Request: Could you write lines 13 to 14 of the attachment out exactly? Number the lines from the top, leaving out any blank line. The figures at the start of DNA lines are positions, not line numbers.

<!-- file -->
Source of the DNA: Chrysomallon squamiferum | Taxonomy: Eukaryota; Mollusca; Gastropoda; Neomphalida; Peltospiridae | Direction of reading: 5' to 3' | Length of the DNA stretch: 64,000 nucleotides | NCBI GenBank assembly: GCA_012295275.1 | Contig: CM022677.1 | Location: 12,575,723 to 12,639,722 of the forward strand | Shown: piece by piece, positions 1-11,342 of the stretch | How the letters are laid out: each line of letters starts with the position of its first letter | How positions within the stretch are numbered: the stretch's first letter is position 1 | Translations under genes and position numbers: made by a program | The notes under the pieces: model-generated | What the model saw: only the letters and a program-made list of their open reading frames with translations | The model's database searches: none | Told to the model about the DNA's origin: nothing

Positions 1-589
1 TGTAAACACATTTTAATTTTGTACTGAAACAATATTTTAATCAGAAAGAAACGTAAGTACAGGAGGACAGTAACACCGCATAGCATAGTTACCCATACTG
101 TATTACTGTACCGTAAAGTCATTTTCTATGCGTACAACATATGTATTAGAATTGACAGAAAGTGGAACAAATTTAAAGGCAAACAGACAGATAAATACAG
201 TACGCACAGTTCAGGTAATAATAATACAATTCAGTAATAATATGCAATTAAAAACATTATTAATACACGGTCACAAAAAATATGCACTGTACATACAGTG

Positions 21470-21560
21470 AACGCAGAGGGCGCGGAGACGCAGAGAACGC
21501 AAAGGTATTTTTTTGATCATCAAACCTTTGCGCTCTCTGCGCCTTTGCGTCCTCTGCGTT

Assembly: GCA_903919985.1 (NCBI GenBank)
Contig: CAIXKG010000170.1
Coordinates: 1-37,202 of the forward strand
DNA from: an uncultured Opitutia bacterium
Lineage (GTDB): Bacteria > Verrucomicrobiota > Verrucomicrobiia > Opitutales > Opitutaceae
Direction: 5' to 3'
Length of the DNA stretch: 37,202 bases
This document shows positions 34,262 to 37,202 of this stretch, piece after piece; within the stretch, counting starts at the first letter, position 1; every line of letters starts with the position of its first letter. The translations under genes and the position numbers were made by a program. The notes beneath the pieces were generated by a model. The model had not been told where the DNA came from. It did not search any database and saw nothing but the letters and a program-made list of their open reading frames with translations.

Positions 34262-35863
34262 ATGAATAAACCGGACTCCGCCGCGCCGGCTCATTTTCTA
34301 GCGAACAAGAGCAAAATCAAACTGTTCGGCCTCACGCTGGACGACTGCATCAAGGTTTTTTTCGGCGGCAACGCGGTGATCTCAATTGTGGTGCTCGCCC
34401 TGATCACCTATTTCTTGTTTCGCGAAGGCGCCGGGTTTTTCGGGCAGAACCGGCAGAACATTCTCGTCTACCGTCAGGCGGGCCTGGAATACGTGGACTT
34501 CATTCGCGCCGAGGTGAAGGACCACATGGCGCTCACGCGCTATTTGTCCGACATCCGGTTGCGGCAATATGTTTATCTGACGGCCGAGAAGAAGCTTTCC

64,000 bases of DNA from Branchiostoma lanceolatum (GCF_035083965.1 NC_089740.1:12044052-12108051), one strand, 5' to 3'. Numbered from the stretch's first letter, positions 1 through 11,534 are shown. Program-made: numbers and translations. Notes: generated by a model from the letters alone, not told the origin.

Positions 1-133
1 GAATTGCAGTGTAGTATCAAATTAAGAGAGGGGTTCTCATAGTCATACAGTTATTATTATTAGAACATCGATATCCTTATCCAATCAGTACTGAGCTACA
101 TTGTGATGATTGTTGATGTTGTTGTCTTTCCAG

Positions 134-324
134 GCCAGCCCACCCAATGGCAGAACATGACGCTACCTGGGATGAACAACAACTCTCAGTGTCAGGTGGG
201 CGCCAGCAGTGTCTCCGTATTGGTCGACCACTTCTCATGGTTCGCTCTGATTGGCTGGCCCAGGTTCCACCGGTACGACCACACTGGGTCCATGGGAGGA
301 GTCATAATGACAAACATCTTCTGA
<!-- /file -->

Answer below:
Lineage (GTDB): Bacteria > Verrucomicrobiota > Verrucomicrobiia > Opitutales > Opitutaceae
Direction: 5' to 3'